LATERAL MALLEOLI'S. 7. NECK

8. HEAD. 9. For ARTICULATION WITH

NAVICULAR.

10. SULCUS TALI.
11. ANTERIOR, MIDDLE, AND

POSTERIOR FACETS FOR CAL

CANEUS. 12. BODY. 13. SURFACE RESTING ON PLANTAR

CALCANEO - NAVICULAR LIGA

MENT. 14. FOR ARTICULATION WITH NAVI

CU'LAR. 15. HEAD. 16. NECK. 17. TROCHLEA FOR TIBIA.

18. FOR ARTICULATION WITH MEDIAL

MALLEOLUS. 19. BODY. 20. IMPRESSION FOR DELTOID LIGA

MENT. 21. MEDIAL TIBERCLE. 22. GROOVE FOR FLEXOR HALLUCIS

LONGUS. 23. PROCESSUS POSTERIOR. 24. SULCIS TALI. 25. POSTERIOR AND MIDDLE FACETS

FOR CALCANEUS.

of the medial malleolar facet, and laterally forms a wide groove, which becomes continuous on the plantar surface with the lateral end of the interosseous groove.

The Calcaneus. The calcaneus is the largest of the tarsal bones. It supports the talus on its dorsal surface and articulates with the cuboid anteriorly. On the plantar aspect and behind, its posterior extremity, or tuberosity (tuber calcanei), forms the heel, on which so large a proportion of the body weight rests. The long axis of the bone inclines forwards and a little laterally and upwards.

The dorsal surface of the calcaneus is divisible into two parts—a posterior nonarticular part and an anterior articular portion. The length of the former varies according to the projection of the heel; rounded from side to side, it is slightly concave from before backwards. In front of this there is a convex articular area of variable shape (facies articularis posterior), sometimes nearly circular, at other times oval and occasionally almost triangular. This is directed upwards and forwards, and articulates with the posterior calcanean facet on the plantar surface of the talus. Anterior to this facet the bone is deeply excavated, forming a fossa from

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FACKTS FOR TALUS OR

ASTRADALUS

CALCANEI)

TROCHLEAR PROCESS

SUSTENTA
CULUM
TALI
GROOVE FOR
FLEXOR
HALLUCIS
LONGUS

TROCHLEAR PROCESS

Surface for attachment of long plantar liga. ment

LATERAL PROCESS

TUBEROSITY

TUBEROSITY
A

B
Fig. 259.—THE RIGHT CALCANEUS. A. Seen from above ; B. Seen from below.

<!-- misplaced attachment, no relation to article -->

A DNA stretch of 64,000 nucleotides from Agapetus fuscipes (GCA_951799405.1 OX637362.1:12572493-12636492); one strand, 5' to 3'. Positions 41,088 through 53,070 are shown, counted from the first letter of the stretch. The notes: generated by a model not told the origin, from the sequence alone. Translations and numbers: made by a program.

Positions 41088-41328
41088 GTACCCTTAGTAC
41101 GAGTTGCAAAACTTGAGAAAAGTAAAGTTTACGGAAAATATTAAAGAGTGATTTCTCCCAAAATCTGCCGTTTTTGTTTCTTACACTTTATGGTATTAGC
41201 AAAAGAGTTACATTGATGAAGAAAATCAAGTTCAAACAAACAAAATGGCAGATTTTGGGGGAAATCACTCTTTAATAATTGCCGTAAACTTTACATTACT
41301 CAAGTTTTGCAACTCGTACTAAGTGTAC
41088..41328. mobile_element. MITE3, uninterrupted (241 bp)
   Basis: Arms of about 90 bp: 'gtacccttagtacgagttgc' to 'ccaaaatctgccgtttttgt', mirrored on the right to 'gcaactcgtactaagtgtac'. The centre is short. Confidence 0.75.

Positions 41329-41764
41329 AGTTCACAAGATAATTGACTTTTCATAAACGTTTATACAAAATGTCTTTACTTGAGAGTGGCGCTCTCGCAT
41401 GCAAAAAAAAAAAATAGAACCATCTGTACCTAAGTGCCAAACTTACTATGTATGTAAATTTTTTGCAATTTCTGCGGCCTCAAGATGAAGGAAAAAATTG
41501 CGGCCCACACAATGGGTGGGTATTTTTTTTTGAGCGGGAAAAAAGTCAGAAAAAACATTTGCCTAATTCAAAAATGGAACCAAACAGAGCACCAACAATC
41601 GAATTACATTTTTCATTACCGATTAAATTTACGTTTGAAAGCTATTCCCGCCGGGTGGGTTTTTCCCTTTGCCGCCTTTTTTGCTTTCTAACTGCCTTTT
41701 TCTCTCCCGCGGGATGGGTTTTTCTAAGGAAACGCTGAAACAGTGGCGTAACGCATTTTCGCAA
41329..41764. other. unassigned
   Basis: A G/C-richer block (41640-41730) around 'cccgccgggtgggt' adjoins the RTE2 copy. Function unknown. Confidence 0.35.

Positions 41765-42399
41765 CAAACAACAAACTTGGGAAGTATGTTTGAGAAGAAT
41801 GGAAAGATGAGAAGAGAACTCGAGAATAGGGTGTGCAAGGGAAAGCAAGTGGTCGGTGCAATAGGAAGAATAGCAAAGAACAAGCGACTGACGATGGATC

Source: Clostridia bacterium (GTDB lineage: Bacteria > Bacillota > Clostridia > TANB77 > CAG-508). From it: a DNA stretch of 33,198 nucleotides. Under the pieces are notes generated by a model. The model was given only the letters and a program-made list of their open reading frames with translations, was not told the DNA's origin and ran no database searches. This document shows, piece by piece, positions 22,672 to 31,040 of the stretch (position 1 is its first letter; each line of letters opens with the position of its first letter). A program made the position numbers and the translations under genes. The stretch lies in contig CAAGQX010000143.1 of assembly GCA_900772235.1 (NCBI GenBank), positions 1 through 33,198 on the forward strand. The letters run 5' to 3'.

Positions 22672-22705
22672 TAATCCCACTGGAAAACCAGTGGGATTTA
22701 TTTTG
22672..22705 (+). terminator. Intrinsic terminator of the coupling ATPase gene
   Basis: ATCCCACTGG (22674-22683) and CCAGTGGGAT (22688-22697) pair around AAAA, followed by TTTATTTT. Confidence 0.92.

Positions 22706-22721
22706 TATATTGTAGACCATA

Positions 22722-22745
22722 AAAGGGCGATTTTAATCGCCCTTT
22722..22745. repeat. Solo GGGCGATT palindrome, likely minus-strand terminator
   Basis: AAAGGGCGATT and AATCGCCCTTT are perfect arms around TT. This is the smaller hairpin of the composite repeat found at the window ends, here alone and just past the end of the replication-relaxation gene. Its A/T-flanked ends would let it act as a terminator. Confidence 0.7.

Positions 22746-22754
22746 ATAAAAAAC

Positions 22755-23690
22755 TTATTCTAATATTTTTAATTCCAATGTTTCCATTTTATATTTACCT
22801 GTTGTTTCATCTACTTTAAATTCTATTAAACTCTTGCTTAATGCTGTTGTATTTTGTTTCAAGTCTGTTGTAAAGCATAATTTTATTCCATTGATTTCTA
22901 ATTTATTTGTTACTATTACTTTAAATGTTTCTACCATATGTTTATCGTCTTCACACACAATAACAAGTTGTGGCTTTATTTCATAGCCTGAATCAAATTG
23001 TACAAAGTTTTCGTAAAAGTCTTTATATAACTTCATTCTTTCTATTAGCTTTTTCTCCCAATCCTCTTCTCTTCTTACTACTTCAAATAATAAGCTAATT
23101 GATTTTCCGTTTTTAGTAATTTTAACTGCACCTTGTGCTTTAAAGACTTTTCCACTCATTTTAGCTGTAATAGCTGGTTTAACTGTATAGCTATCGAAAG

which a groove (sulcus calcanei) leads backwards and medially around the anteromedial border of the articular surface. When the calcaneus is placed in contact with the talus, this groove coincides with the sulcus on the plantar surface of the talus, and so forms a canal or tunnel (sinus tarsi) in which the strong interosseous ligament which unites the two bones is lodged. To the front and medial side of this groove there is an elongated articular facet directed obliquely from behind forwards and laterally, and concave in the direction of its long axis. This is frequently divided into two smaller oval areas by an intermediate nonarticular surface. Of these facets the posterior (facies articularis media) articulates with the middle calcanean facet on the plantar surface of the talus, whilst the anterior (facies articularis anterior) supports the plantar surface of the head of the talus (facies articularis calcanei anterior). The lateral side of the anterior extremity of the dorsal surface of the bone is rough, and to this is attached the origin of the short extensor muscle of the toes.

The plantar surface of the bone is slightly concave from before backwards, and convex from side to side. The plantar aspect of the tuberosity is provided with two tubercles, a medial (processus medialis tuberis calcanei) and a lateral (processus lateralis tuberis calcanei), of which the former is the larger. From the medial process the short flexor of the toes and the abductor hallucis muscle arise, whilst from both tubercles